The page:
Solar sustainable energy has no limitations. One such is solar panels, also called photovoltaics, which can be found on many surfaces, from the roofs of houses along highways to the walls of dams and even bodies of water. They are integral to producing renewable energy and have become increasingly popular as sustainable power sources.
Sun-ways, a small start-up in Switzerland, came up with an innovative idea. The space between the rails of railway tracks is large enough to place enough standard-sized solar panels. Switzerland, like other countries, is moving on renewable energy sources to make the transition to an emissions-free society.
INSTALLATION AND REMOVAL OF SOLAR PANELS ON SWISS RAILS
A Swiss startup Sun-ways has developed a mechanical system to install solar panels along railway tracks.
One-meter-wide panels are positioned between the rail lines and fastened to railways using a piston mechanism. The train developed by Swiss track maintenance company Scheuchzer spreads photovoltaic along the rail track which looks like ‘an unrolling carpet’ as it travels.
The idea of installing solar panels along railway tracks is not new. Two other companies, Italy’s Greenrail and England’s Bankset Energy, are testing photovoltaic elements installed on railway tracks.
However, Sun-ways is the first to introduce the removal of those photovoltaic mechanisms and has patent rights by collaborating with the Swiss Federal Institute of Technology, Lausanne.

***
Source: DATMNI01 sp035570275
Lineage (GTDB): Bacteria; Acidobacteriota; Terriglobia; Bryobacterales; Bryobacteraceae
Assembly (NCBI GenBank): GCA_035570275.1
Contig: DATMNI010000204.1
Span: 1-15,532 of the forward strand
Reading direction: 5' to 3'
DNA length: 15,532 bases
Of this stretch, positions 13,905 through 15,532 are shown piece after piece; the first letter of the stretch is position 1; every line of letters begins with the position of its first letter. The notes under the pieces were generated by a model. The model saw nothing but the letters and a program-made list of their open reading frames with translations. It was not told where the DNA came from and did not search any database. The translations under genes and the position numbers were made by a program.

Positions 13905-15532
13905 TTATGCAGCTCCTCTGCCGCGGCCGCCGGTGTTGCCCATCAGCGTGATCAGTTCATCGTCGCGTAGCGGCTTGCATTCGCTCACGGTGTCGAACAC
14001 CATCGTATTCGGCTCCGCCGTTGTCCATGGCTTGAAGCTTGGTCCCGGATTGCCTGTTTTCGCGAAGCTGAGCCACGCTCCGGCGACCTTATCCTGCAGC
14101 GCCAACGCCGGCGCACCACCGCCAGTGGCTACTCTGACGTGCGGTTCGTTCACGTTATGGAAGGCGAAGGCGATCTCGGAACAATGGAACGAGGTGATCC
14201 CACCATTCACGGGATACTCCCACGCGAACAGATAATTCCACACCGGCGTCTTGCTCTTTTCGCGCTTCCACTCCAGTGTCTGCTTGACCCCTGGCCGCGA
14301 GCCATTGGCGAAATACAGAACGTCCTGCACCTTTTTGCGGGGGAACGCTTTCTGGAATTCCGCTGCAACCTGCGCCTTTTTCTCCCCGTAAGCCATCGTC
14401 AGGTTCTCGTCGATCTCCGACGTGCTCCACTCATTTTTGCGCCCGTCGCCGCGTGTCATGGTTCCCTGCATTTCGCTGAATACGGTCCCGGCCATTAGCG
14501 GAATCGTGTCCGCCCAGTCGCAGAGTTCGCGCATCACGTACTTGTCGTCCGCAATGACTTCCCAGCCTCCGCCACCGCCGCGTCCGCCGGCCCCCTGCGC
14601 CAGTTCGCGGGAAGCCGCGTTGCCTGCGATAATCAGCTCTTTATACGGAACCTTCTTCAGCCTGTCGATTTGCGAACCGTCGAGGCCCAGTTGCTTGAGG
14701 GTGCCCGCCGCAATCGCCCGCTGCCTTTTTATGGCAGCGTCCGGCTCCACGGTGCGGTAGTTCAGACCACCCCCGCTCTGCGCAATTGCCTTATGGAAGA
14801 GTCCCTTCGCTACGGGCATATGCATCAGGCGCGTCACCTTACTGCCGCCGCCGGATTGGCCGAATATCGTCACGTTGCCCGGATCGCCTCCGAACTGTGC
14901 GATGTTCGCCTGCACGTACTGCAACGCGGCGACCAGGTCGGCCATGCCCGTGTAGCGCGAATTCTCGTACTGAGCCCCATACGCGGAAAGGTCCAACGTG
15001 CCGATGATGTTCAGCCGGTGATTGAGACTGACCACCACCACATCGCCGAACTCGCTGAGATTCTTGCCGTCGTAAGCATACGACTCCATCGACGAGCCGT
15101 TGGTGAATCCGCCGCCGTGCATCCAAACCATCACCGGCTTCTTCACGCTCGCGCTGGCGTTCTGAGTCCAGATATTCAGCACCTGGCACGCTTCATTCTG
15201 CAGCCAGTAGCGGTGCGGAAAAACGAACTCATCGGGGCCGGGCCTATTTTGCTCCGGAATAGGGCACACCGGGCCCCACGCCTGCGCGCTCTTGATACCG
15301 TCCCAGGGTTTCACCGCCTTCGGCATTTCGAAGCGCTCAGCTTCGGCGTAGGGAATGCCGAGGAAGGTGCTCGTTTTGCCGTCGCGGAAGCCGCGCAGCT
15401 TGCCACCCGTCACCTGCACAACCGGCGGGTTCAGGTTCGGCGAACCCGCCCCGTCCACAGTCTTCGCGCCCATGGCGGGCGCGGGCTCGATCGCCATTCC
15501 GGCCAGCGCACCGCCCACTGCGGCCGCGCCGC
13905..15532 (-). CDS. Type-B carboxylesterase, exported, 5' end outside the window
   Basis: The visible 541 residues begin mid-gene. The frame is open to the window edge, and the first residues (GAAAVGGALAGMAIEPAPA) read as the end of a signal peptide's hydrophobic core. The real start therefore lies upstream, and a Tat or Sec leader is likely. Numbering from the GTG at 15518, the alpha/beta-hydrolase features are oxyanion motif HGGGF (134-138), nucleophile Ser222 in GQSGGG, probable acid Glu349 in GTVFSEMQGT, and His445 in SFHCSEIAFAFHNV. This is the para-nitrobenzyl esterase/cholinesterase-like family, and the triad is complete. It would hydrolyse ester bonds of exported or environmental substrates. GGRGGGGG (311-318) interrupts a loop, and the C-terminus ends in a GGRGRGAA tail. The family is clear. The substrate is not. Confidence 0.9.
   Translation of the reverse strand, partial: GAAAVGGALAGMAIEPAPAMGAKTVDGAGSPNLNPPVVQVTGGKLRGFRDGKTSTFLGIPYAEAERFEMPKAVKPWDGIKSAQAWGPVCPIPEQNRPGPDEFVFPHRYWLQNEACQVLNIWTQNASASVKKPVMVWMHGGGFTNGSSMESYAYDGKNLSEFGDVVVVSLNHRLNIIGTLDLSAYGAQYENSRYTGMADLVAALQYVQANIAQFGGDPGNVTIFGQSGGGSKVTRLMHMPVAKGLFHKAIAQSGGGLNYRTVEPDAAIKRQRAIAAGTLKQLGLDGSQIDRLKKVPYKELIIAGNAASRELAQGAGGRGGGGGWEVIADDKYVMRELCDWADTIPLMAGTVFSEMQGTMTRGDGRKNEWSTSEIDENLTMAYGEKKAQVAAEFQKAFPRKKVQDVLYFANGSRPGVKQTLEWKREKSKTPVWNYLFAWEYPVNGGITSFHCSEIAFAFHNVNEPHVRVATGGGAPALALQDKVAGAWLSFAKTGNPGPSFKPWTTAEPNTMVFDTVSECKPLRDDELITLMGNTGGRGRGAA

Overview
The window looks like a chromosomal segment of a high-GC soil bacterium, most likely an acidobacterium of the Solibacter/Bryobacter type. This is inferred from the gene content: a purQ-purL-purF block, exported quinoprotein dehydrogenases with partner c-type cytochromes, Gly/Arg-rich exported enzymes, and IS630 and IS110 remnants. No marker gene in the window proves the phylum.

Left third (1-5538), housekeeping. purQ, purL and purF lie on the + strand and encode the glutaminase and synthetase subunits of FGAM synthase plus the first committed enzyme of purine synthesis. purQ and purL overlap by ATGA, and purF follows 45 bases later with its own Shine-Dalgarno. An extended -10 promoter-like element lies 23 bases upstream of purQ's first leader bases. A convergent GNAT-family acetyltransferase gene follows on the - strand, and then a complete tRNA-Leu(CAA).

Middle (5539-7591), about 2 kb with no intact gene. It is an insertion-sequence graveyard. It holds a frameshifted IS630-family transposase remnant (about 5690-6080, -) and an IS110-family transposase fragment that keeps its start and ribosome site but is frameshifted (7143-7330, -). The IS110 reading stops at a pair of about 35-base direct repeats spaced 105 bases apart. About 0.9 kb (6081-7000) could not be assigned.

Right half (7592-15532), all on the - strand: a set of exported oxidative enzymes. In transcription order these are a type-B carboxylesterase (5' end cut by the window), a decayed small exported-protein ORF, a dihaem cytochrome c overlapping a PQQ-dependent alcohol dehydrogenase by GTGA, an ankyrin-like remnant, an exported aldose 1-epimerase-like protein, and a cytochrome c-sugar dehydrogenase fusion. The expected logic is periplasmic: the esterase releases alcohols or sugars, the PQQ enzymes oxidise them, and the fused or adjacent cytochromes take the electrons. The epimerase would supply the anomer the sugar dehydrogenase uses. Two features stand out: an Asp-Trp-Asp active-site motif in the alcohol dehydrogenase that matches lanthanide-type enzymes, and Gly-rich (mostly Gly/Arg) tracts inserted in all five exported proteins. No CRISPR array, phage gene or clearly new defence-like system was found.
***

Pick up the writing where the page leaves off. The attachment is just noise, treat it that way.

QUANTITY OF ENERGY AND AMOUNT OF PANELS USED IN THIS PROJECT
Theoretically, solar panels could be installed on all 5,317 kilometres of the Swiss rail network, covering a total area of about 760 football fields, excluding some areas in tunnels.
Sunways estimates that the national rail network could produce 1 Terawatt-hour of solar energy per year or about 2 percent of the total electricity consumed in Switzerland.
Electricity produced by the photovoltaic system will be fed into the power grid and used domestically.
This project will cover an area of the public railway network near Buttes train station in Switzerland. The investment will amount to about $437,240.
Sun-Ways intends to extend this project in the upcoming years in regions of Europe, Germany, Austria, and Italy, as well as the United States and Asia. They believe that 50 percent of the world’s railways could be equipped with this system.
CHALLENGES TO BE FACED
The International Union of Railways says that the Sun-Ways project seems ‘interesting,’ although it argues that panels between the rails could cause some problems.
- These may include the occurrence of micro-cracks on the panels.
- Higher risk of fires in the green areas beside the railway tracks.
- Additional noise is due to the reflection of the hard surface on the ballast which also has the function of absorbing noise.
- Light reflection from the panels could also become a serious problem for train drivers.
- Ice and snowfall could stop the horizontal panels from being useful
HOW TO OVERCOME THE CHALLENGES?
- Sun-Ways says its panels are more resistant than conventional ones and could have an anti-reflection filter to keep out the train driver’s eyes.
- Built-in sensors also ensure they work properly while circular brushes attached to the end of trains could remove dirt from the surface of the panels.
- Together it’s working on a system to melt frozen precipitation.